Wednesday, October 05, 2005

pissy.

i've been hearing about redesigning high schools and "small school initiatives" for about a year now. apparently this has been going down in new york and it's a "phenomenal" success. success is relative, i say. the redesign plans i've heard about in my district are irritating. the WORST idea i've heard is to loop teachers with our kids. while i completely agree and, thanks to looping this year, can attest to how great it is to work with your kids two years in a row, the drawbacks are serious. for one, it sucks to start over every year. it takes a few years to really get good at teaching a course. in addition, i don't want a new prep every year. nor do i want to teach other subjects, namely geography, government, or economics. bleh. i really X 230498234 don't want to loop.

the craziest shit i've heard is supposedly happening in suburban californian schools. this involves small schools who, apparently, don't need counselors or administrators anymore. or drop-out interventionists or college support staff. i think the key here is that these are suburban schools and suburban our school is not. i know i've only been teaching for three years and i have a few more rounds to go, but i don't think i'm alone in questioning the absence of counselors and APs. i think i'll throw in the towel when that day comes. i'm already a teacher and psuedo therapist and social worker and i can not imagine holding five positions legitimately. no thank you. when my kids cuss me out i want them to go somewhere else. like out of my classroom and out of my hands. and we NEED our drop-out interventionists. on the real.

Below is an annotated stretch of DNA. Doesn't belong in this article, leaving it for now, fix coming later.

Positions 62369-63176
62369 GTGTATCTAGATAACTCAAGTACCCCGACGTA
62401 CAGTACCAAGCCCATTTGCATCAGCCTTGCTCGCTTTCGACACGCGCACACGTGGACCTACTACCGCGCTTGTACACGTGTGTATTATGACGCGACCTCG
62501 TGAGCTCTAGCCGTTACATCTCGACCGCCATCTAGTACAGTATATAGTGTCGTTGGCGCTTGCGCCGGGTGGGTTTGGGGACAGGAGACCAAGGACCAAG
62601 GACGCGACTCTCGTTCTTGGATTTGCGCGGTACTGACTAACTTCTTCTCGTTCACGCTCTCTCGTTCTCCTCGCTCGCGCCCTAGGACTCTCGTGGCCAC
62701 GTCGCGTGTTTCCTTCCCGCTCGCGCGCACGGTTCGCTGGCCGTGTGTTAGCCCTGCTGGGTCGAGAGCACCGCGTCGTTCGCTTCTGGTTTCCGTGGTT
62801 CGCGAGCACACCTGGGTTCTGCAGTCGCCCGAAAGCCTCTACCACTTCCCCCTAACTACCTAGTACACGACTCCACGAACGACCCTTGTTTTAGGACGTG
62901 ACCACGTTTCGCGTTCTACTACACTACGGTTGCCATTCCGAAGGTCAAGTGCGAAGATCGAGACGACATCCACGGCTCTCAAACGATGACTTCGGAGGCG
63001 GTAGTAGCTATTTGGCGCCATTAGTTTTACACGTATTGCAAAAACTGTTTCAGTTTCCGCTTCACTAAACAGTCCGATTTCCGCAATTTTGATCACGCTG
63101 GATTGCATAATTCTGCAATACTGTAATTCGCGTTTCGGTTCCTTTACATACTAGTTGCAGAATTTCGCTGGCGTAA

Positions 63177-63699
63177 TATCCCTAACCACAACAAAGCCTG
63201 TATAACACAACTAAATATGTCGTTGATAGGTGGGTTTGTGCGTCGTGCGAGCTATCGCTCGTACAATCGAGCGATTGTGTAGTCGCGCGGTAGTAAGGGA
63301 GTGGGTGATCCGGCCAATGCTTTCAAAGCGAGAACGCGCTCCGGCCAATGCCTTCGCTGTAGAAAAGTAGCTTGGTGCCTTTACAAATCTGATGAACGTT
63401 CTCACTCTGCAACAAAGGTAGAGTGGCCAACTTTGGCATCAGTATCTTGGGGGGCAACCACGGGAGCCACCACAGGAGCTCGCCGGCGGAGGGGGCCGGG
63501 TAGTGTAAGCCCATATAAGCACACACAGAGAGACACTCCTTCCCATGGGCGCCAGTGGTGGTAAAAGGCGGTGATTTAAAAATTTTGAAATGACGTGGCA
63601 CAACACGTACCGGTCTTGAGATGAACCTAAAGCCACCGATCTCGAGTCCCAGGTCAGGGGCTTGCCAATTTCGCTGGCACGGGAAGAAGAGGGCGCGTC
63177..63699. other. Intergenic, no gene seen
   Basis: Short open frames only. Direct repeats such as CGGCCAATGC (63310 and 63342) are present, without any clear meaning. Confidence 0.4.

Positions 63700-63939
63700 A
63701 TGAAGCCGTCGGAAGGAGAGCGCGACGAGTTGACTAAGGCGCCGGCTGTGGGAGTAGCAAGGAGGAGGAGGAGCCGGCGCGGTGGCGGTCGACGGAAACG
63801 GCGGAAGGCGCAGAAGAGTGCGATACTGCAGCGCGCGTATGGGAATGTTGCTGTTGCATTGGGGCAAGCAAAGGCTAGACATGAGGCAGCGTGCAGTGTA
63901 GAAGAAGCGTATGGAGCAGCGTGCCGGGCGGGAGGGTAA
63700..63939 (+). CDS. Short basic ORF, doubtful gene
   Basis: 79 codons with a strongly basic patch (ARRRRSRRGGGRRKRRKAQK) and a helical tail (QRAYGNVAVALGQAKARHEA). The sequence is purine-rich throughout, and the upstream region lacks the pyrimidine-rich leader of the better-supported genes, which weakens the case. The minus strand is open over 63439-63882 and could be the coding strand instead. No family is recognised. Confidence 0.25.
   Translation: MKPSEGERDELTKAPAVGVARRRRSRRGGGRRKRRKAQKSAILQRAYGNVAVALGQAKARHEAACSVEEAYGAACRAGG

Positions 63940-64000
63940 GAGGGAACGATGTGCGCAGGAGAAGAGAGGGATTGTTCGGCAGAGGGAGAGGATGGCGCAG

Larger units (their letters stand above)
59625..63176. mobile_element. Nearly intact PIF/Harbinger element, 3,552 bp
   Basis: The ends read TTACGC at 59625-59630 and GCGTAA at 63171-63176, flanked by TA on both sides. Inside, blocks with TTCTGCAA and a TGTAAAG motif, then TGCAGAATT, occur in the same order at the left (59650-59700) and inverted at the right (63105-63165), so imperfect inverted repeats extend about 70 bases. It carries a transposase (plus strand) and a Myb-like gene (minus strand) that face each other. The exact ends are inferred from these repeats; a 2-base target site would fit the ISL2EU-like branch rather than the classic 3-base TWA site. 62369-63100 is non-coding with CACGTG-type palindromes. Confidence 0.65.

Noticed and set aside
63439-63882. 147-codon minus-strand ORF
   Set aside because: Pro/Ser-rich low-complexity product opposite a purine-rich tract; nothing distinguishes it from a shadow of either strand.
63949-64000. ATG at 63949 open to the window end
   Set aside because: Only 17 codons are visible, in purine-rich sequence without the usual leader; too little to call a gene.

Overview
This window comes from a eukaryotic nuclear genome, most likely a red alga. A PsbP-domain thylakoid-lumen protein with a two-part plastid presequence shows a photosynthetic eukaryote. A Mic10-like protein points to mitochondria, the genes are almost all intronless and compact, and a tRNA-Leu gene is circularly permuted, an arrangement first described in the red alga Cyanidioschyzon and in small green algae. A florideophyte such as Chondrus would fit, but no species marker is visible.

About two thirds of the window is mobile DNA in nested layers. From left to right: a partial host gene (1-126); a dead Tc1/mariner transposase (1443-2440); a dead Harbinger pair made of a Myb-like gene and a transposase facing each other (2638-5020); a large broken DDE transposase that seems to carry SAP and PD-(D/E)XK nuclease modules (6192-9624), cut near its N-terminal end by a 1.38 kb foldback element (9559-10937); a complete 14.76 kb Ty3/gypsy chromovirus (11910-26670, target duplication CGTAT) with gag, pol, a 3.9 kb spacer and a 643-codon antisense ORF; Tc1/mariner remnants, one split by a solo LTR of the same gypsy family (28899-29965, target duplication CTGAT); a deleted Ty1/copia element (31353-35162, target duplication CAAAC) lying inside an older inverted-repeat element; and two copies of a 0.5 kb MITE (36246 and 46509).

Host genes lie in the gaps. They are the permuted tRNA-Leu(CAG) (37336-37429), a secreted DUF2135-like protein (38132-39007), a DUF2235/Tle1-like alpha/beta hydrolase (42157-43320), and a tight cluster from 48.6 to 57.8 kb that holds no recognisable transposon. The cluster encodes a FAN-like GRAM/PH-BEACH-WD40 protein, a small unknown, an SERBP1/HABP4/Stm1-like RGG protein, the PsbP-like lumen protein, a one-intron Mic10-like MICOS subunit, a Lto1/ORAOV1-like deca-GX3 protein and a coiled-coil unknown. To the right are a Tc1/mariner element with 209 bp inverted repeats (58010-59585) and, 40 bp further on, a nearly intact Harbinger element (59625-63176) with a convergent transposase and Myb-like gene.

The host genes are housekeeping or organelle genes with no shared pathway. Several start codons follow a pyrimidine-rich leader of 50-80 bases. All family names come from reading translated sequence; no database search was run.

honestly i'm just sick of non-educators messing with me, my classroom, and my students. and i'd like to include some top dawgs in my district in that non-educator category because they've never actually taught. yeah, did you know that education is a thriving business?

i won't be surprised if these initiatives never happen. i'm used to listening to a lot of talk. in fact, i hope that's what this is. more hooting and hollering, like they do when we ask for a raise or for some professional respect. it seems to me that we need to redesign our expectations of student and parent accountability while we redesign our teaching styles and curriculum. aren't the three mutually exclusive?

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